How-To Geek

Beginner Geek: How to Reinstall Windows on Your Computer


Reinstalling Windows is one of the easiest ways to fix software problems on your computer, whether it’s running slow or infected by viruses. You should also reinstall Windows before you get rid of an old PC.

Depending on your version of Windows and how you installed it – or whether it came with your computer – there are a number of different ways to reinstall Windows.

Before Reinstalling Windows

The process of reinstalling Windows will erase all the data on your computer. Your files, the programs you’ve installed, and the settings you’ve configured on your computer will be wiped out. (Note that, if you use the Refresh feature in Windows 8, your personal files will be kept.)

Before reinstalling Windows, you should make backup copies of all your personal data – of course, you should always have up-to-date backup copies anyway, because hard drives could fail at any time. However, when you reinstall Windows, these backup copies will be the only copies. Ensure you have up-to-date backups of all your important files before continuing.

Read More: Checklist Guide for Reinstalling Windows

Refreshing and Resetting on Windows 8 or 10

If you’re using Windows 8 or 10, reinstalling Windows is easier than ever. Instead of installing from a Windows disc or activating a recovery partition, you can use the Refresh your PC or Reset your PC options built into Windows. These options will quickly reinstall Windows for you, automatically saving and restoring your data and not asking any questions during installation.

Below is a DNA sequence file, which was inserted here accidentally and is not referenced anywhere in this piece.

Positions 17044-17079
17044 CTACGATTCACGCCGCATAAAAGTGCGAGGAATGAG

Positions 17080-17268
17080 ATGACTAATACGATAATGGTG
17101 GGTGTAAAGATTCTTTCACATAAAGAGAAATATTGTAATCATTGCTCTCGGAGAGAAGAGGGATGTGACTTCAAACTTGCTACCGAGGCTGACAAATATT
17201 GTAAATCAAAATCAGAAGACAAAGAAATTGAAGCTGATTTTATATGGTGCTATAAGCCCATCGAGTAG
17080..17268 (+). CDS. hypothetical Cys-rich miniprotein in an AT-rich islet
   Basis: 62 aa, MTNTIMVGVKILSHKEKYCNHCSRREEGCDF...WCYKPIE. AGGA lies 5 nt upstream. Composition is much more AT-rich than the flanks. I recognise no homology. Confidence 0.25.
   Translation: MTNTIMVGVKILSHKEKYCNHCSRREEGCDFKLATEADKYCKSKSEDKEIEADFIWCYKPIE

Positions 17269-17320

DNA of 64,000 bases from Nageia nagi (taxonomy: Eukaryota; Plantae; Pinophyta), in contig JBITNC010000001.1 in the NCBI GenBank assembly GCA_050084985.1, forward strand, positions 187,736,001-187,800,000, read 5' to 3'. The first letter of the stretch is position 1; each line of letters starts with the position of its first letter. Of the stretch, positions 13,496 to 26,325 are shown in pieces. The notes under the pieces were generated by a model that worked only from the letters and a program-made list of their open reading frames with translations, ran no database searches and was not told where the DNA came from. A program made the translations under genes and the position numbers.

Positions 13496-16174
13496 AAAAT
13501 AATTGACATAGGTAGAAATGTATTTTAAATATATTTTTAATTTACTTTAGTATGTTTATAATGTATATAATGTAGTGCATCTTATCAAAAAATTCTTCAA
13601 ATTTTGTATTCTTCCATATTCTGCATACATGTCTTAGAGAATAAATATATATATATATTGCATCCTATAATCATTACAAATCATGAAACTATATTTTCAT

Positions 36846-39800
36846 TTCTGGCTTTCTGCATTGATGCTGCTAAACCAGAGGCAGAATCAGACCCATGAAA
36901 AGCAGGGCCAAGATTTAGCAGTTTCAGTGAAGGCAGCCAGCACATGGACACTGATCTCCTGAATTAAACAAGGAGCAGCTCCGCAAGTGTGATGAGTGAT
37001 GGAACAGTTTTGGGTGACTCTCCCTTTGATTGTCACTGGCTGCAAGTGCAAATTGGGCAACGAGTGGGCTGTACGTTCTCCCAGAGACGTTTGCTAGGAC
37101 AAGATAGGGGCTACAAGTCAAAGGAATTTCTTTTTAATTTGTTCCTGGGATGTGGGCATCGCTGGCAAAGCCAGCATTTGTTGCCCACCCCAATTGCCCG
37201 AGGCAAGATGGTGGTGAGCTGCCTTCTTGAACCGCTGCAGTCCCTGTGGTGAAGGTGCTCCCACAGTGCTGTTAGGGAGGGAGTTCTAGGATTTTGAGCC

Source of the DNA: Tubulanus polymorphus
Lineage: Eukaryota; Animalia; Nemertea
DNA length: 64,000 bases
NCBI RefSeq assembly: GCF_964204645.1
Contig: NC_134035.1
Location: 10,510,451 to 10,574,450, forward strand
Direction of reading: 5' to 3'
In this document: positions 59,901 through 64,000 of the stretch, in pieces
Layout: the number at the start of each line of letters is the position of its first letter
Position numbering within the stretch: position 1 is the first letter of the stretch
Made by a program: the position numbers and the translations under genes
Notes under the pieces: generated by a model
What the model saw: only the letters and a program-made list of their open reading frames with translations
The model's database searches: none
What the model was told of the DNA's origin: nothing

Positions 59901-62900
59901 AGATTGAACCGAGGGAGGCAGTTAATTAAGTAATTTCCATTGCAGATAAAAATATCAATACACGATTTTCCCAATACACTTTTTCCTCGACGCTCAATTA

Read More: Everything You Need to Know About Refreshing and Resetting Your Windows 8 or 10 PC


Your Computer Came With Windows

if your computer came with Windows, the easiest way to get it back to its factory default state is by using its recovery partition. You can also use recovery discs – computers generally don’t come with recovery discs anymore, but you may have been asked to burn the discs when you set up your computer.

To use your computer’s recovery partition, restart your computer and press the key that appears on-screen during the start-up process. If you don’t see this key, consult your computer’s manual (or use Google) to find the necessary key for your specific model of computer.

To use recovery discs, insert the first disc into your computer’s disc drive and restart your computer. You should see the recovery environment appear. (If it doesn’t, you’ll need to change the boot order in your computer’s BIOS so the computer boots from the disc drive.)


You should now be in the recovery environment. With a few clicks, you can instruct your computer to reset itself back to its factory default state. You’ll have to set up your computer like you did when you first acquired it, providing a username, reinstalling your programs, and configuring it.

You Installed Windows or Upgraded Your Computer’s Version of Windows

If you installed Windows yourself or installed a new version of Windows on a computer that came with an older version of Windows, you’ll have a Windows installation disc lying around. You can use that Windows installation disc to reinstall Windows. (Some geeks also like doing this on computers that come with Windows to perform a fresh installation, getting rid of the junk software preinstalled by computer manufacturers.)

First, insert the Windows installation disc into your computer’s disc drive and restart your computer. You should see the Windows installer appear. (If it doesn’t, you’ll need to change the boot order in your computer’s BIOS so the computer boots from the CD or DVD drive.)